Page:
Another stand-out is the Yamada, Japanese for “Mountain field”. A Pecorino bursting with citrusy aromas, and the Aster Rose, made from 100% Montepulciano grapes and bone dry with an attractive creamy effervescence that shouts to be drunk at wedding receptions on perfect summer days.

Getting high in Abruzzo

In Abruzzo no matter how high you drive there always seems to be another beautiful village town looking down on you.

It takes quite a while to get to Calascio, one of the highest, with the road becoming thinner, more unkempt and worryingly lacking in barriers with every kilometre that passes.

It has a small restaurant, the Rifugio della Rocca clinging to the rock where the pasta with rabbit is fantastic, as is a bottle of Marina Cvetic, a classic Montepulciano - a real Poldark of a wine, brooding, intense and best kept well clear of your loved ones.

Fortified I climb on wobbling legs higher still to the ruined fortress above where the views are magnificent and far reaching.

Part of a defence system centuries old, the fort would see any trouble coming far off and light beacons to warn the next fort along. Perhaps it is telling the vineyards I am on my way.

Box Clever

‘Even the cardboard outer is assembled by machines, in a glass case under nitrogen,’ Daniele Pasquali of Platinum Italia wines tells me proudly. Seeing my sceptical face, he then explains why he thinks boxes are the future.

For a start, it’s the convenience. A glass of wine in perfect condition whenever you want it. He says that once the tap is unsealed the wine will last at least 60 days and be as good as the day it was opened.

Also a wine box is easily recycled and the packaging adds no weight to the dustbin, which is good news for world’s refuse men.

The wine comes straight from giant tanks and is bagged under nitrogen, at no point does the wine meet the air, while the bags are triple layered medical grade bags with special seams and corners to make them strong and airtight.

The tap, like the bag, is a unique design which aerates the wine as it pours out, achieving in seconds what might otherwise take an hour in a newly opened bottle.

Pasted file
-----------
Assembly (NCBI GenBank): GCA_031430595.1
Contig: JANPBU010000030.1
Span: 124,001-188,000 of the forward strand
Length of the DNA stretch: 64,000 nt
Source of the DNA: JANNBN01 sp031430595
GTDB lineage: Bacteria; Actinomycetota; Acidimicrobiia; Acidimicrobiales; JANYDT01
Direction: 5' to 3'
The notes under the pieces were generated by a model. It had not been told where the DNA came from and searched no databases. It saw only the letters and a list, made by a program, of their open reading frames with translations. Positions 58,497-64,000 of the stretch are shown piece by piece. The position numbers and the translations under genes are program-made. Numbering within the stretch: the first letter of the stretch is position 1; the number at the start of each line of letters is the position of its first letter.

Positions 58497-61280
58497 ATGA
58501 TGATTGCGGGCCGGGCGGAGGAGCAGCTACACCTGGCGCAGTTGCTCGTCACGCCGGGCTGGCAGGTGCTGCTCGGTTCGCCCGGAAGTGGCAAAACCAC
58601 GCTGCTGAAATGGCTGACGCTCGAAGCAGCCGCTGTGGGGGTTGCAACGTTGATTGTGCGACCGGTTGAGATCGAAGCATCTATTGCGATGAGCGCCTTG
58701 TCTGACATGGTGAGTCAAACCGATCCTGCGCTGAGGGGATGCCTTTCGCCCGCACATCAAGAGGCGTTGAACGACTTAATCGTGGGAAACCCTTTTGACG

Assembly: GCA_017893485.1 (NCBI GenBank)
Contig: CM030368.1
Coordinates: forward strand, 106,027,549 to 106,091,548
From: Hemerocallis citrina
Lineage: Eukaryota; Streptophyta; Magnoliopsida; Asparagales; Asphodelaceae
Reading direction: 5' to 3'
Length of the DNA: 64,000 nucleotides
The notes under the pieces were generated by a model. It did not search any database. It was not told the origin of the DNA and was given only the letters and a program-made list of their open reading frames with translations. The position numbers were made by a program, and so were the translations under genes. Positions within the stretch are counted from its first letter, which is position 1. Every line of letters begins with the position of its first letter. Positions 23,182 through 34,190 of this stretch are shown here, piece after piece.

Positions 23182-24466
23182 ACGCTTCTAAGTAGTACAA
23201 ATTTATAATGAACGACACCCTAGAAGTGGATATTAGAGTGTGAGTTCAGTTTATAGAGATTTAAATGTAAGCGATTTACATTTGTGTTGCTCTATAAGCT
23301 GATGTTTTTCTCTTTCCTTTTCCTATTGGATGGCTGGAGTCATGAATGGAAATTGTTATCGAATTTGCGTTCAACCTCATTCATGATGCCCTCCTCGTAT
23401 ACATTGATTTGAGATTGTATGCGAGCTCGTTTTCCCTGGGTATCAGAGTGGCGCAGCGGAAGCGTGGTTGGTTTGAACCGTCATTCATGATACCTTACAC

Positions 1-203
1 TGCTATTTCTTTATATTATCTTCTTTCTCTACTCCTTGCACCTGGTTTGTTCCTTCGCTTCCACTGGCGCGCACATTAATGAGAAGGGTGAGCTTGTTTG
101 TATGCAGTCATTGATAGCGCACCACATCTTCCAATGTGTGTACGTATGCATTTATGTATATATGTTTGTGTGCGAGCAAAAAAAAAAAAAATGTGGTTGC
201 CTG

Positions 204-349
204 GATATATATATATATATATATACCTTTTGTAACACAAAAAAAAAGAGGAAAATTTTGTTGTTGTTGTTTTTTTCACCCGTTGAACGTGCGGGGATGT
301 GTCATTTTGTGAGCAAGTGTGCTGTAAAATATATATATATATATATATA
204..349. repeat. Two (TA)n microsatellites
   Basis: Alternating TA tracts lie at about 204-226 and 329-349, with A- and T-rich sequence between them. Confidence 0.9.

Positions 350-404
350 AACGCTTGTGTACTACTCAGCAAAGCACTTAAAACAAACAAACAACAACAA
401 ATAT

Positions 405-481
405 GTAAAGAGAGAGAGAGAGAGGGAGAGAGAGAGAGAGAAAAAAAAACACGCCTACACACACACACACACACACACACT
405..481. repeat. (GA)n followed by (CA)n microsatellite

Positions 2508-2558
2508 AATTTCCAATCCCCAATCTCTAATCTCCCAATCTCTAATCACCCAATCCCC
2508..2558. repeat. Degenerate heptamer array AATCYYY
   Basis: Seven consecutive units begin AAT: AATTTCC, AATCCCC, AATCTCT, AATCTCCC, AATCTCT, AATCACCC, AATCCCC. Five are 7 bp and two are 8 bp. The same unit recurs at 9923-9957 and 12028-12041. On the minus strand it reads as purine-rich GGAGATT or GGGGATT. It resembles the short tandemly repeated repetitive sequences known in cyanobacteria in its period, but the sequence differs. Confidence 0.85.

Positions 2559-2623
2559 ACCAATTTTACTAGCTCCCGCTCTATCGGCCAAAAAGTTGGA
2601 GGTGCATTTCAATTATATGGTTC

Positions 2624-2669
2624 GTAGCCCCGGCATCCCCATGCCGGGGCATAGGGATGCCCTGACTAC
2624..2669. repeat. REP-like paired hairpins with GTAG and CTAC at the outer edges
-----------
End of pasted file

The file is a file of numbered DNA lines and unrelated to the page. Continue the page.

The family only began making wine some eight years ago, before that they always sold their grapes to winemakers. It was a dream to make their own, hence their first wine was called Sogno the Italian for dream

In the tasting room I taste Sogno Montepulciano from the bottle and then the same from the box. I really can tell no difference at all.  I’m convinced and so forget once again to spit.

The  family controls every aspect of production and are eco-farmers, using no chemical fertilisers, and plenty of green manures. Weeding and harvest is done by hand and vegetable compost is laid on thick to reduce water loss.

The result is Montepulciano, Pecorino and Trebbiano wines that can lay claim to be among the best in the area.

And one final lunch before heading back to Rome and it’s very special. Borgo Fonte Scura is the restaurant of a gorgeous hillside hotel that’s being prepped for a wedding when we arrive. The sun is glowing down out of a cloudless sky and so we go inside where we can enjoy the view and the air conditioning simultaneously.

It’s a fitting end to my visit. Course after course of perfectly judged food from Daniele D'Alberto, a young local chef clearly going places, food that blends tradition with modern techniques and Instagram friendly looks.

Which rather sums up Abruzzo, a place where food and wine are as enjoyed just as passionately as they are across Italy, but where the people are only now beginning to reach out to the world to show just what they’ve got.

Visit the Abruzzo Wine Showcase Bar to enjoy wines from thebeautiful Abruzzo region of Italy

Sheldon Square Amphitheatre

Sunday 16th July - Friday 21st July

Open daily from 12 - 9pm

Ryanair  and Alitalia fly to Pescara on the Abruzzo coast, the perfect base for exploring the region.